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The Dual Effects of Intellectual Property Regulations: Within- and Between- Patent Competition in the US Pharmaceuticals Industry

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  • Frank R. Lichtenberg
  • Tomas J. Philipson

Abstract

A patent only protects an innovator from others producing the same product, but it does not protect him from others producing better products under new patents. Therefore, one may divide up the source of competition facing an innovator into within-patent competition, which results from production of the same product, and betweenpatent competition, which results from production of products on other patents. Previous theoretical and empirical micro -based analyses have emphasized the effects of intellectual property regulations on within -patent competition by showing how protecting innovative returns from imitators raises R&D incentives. However, between-patent competition affects innovative returns, particularly through creative destruction in the many high-tech industries that seem central to overall economic progress. This suggests that a fuller understanding of IP-regulations take into account its effects on between-patent competition. We find that the total effects of intellectual property regulations depend heavily on whether these unexplored effects are present. We attempt to estimate the relative magnitudes of the two sources of competition in limiting innovative returns in the U.S. pharmaceuticals market. In this market within -patent competition from so-called generic producers has been analyzed relatively more compared to competition between-patents through so called therapeutic competition. We estimate that between-patent competition, most of which occurs while a drug is under patent, costs the innovator at least as much as within-patent competition, which cannot occur until a drug is off patent. The reduction in the present discounted value of the innovator's return from between-patent competition appears to be at least as large as the reduction from competition within -patents, and may be much larger.

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Paper provided by National Bureau of Economic Research, Inc in its series NBER Working Papers with number 9303.

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Date of creation: Nov 2002
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Handle: RePEc:nbr:nberwo:9303

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  1. Richard Gilbert & Carl Shapiro, 1990. "Optimal Patent Length and Breadth," RAND Journal of Economics, The RAND Corporation, vol. 21(1), pages 106-112, Spring.
  2. Suzanne Scotchmer, 1996. "Protecting Early Innovators: Should Second-Generation Products Be Patentable?," RAND Journal of Economics, The RAND Corporation, vol. 27(2), pages 322-331, Summer.
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Cited by:
  1. John Cawley & John A. Rizzo, 2005. "The Competitive Effects of Drug Withdrawals," NBER Working Papers 11223, National Bureau of Economic Research, Inc.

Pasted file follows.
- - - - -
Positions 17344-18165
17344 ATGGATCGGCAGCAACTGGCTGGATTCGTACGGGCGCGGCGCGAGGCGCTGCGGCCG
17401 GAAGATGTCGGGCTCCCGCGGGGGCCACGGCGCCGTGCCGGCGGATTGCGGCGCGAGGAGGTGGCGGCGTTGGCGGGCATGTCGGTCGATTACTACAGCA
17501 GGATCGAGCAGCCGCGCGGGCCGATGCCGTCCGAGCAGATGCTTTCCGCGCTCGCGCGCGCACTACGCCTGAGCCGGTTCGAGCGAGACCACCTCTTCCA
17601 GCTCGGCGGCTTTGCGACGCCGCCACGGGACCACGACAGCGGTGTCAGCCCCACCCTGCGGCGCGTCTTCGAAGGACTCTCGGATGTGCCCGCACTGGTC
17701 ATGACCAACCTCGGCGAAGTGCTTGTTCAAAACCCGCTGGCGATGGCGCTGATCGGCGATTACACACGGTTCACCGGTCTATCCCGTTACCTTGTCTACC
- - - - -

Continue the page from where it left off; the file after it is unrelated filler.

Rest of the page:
2. Hostenkamp, Gisela, 2013. "Do follow-on therapeutic substitutes induce price competition between hospital medicines? Evidence from the Danish hospital sector," Health Policy, Elsevier, vol. 111(1), pages 68-77.
  3. Joseph A. DiMasi & Cherie Paquette, 2005. "The Economics of Follow-On Drug Research and Development: Trends in Entry Rates and the Timing of Development - The Authors' Reply," PharmacoEconomics, Springer Healthcare | Adis, vol. 23(12), pages 1193-1202.
  4. Laura Magazzini & Fabio Pammolli & Massimo Riccaboni, 2009. "Nuove politiche per l'innovazione nel settore delle scienze della vita," Working Papers 03-2009, Competitività Regole Mecati (CERM).
  5. Francesco Laforgia & Fabio Montobbio & Luigi Orsenigo, 2007. "IPRs, technological and industrial development and growth: the case of the pharmaceutical industry," KITeS Working Papers 206, KITeS, Centre for Knowledge, Internationalization and Technology Studies, Universita' Bocconi, Milano, Italy, revised Oct 2007.
  6. Frank R. Lichtenberg, 2002. "The Effect of Changes in Drug Utilization on Labor Supply and Per Capita Output," NBER Working Papers 9139, National Bureau of Economic Research, Inc.
  7. Alexander Heuer & Malwina Mejer & Jennifer Neuhaus, 2007. "The National Regulation of Pharmaceutical Markets and the Timing of New Drug Launches in Europe," Kiel Advanced Studies Working Papers 437, Kiel Institute for the World Economy.
  8. Arcidiacono, Peter & Ellickson, Paul B. & Landry, Peter & Ridley, David B., 2013. "Pharmaceutical followers," International Journal of Industrial Organization, Elsevier, vol. 31(5), pages 538-553.
  9. Michael Yuan, 2006. "A better copyright system? comparing welfare of indefinitely renewable copyright versus fixed-length copyright," Economics of Innovation and New Technology, Taylor & Francis Journals, vol. 15(6), pages 519-542.

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